In (2D) Cartesian coordinates, the Euclidean metric... $$\begin{bmatrix} 1 & 0 \\ 0 & 1 \end{bmatrix}$$ ...is flat space. If the diagonal elements are exchanged for other real numbers ...
ben's user avatar
  • 1,517
68 votes
6 answers
46k views

Laplace operator's interpretation

What is your interpretation of Laplace operator? When evaluating Laplacian of some scalar field at a given point one can get a value. What does this value tell us about the field or it's behaviour in ...
Džuris's user avatar
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15 votes
4 answers
28k views

How energy curves spacetime?

We know through General Relativity (GR) that matter curves spacetime (ST) like a "ball curves a trampoline" but then how energy curves spacetime? Is it just like matter curvature of ST?
Hakim's user avatar
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12 votes
6 answers
5k views

The Fabric of Space-time?

I am not an academic in anyway, just someone interested in the story that is our universe. So my apologies if this isn't a well thought out inquiry. I've been struggling with a concept for some ...
Kaplan's user avatar
  • 137
9 votes
2 answers
14k views

Visualizing gravity in 3D

We've all seen the depiction of gravity bending space downwards, and so attracting objects into the dent it creates, cf. e.g. this and this Phys.SE posts. That's intuitive and makes a lot of sense, ...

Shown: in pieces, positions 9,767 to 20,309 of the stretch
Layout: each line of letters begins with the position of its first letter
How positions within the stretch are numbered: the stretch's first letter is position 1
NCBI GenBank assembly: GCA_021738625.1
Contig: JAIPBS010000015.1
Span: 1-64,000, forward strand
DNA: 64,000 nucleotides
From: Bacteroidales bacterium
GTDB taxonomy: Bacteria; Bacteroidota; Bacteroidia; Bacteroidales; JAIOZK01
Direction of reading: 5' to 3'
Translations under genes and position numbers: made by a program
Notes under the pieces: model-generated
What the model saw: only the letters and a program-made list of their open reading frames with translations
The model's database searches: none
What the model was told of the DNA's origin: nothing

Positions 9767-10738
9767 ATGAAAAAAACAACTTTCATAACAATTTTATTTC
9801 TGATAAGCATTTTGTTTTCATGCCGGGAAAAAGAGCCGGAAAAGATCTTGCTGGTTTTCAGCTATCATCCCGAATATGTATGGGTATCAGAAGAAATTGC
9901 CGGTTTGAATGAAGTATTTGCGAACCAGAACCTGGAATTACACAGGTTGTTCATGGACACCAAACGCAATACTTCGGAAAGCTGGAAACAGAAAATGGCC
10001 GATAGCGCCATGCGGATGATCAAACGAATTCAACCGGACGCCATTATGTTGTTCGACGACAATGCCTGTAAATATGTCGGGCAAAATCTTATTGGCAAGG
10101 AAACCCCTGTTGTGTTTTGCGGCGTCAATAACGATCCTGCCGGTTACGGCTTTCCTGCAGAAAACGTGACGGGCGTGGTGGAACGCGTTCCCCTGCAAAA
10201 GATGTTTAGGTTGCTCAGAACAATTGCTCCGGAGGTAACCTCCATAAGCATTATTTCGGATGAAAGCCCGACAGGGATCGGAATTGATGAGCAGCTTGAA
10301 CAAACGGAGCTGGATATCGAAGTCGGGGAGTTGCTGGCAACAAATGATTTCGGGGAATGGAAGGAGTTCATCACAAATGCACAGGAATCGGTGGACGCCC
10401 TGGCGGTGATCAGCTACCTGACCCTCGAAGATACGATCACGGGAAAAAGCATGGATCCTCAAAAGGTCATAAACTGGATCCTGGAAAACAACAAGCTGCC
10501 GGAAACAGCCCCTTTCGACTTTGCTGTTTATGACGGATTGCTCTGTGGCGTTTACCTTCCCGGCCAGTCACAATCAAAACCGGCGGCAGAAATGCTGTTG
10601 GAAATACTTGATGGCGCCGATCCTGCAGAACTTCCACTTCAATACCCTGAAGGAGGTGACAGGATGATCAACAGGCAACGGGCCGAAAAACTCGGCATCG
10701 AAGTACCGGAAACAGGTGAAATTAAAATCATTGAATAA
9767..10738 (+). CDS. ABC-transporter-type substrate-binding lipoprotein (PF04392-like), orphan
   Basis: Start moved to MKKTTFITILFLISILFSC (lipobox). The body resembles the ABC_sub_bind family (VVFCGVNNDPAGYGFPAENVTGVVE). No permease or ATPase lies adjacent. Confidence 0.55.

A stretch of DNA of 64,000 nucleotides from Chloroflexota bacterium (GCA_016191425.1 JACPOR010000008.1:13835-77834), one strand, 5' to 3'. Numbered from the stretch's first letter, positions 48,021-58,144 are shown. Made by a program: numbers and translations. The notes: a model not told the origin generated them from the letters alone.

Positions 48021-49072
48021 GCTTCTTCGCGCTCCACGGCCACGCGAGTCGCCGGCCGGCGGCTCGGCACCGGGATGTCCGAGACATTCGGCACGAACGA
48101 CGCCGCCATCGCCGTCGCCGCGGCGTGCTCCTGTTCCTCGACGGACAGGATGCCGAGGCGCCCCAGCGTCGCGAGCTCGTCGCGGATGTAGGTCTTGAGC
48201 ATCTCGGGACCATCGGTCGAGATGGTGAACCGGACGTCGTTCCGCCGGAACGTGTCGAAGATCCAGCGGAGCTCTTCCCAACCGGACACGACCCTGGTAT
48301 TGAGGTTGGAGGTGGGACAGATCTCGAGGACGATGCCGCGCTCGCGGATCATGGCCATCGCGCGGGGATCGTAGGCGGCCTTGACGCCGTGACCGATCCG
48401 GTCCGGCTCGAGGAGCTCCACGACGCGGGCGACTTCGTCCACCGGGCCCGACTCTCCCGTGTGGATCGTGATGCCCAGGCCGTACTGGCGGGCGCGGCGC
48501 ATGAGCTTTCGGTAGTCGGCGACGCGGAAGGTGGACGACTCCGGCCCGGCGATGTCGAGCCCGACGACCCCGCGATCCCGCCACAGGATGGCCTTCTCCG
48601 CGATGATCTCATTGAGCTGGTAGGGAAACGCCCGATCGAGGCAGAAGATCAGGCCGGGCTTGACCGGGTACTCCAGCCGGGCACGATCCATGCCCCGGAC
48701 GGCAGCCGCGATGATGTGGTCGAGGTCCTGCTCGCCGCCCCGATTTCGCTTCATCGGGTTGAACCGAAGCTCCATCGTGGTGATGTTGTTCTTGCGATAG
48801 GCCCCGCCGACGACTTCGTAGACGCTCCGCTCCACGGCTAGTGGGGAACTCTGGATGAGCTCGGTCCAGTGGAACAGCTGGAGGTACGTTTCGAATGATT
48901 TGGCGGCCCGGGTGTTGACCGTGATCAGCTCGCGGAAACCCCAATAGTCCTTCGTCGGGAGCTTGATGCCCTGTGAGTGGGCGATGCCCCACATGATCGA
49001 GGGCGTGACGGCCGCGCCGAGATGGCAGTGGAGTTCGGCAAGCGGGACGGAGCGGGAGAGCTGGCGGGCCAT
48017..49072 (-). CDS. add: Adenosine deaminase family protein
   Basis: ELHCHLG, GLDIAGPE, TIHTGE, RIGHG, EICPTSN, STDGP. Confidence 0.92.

ta3920's user avatar
  • 415
2 votes
4 answers
13k views

Non-zero components of the Riemann tensor for the Schwarzschild metric

Can anyone tell me which are the non-zero components of the Riemann tensor for the Schwarzschild metric? I've been searching for these components for about 2 weeks, and I've found a few sites, but ...
Omar M.'s user avatar
  • 31
12 votes
5 answers
7k views

Naive visualization of space-time curvature

With only a limited knowledge of general relativity, I usually explain space-time curvature (to myself and others) thus: "If you throw a ball, it will move along a parabola. Initially its vertical ...
oz1cz's user avatar
  • 223
9 votes
2 answers
4k views

What does it mean for objects to follow the curvature of space?

In science documentaries that touch on general relativity, it is often said that gravitational pull isn't an actual a pull (as described by classical physics), but rather one body travelling in a ...
Paul Manta's user avatar
5 votes
2 answers
719 views

The meaning of potential in Bohm-Aharonov experiment

The Bohm-Aharonov experiment involves a magnetic field inside a cylinder which is zero outside that cylinder. Nonetheless it affects the electrons moving outside the cylinder. The explanation for this ...
Rez's user avatar
  • 51
17 votes
4 answers
4k views

ALL "forces" as manifestations of properties of space-time

I apologize if this seems like a quack question, but I need some insights by those who know much more than me in Physics. Anyway, the gravitational "force" (not really a force) is a manifestation of ...
1989189198's user avatar
11 votes
2 answers
1k views

How do spatial curvature and temporal curvature differ?

While looking at the metrics of different spacetimes, i came across the "Ellis wormhole", with the following metric: $$c^2d\tau^2=c^2dt^2-d\sigma^2$$ where $$d\sigma^2=d\rho^2+(\rho^2+n^2)d\Omega^2$...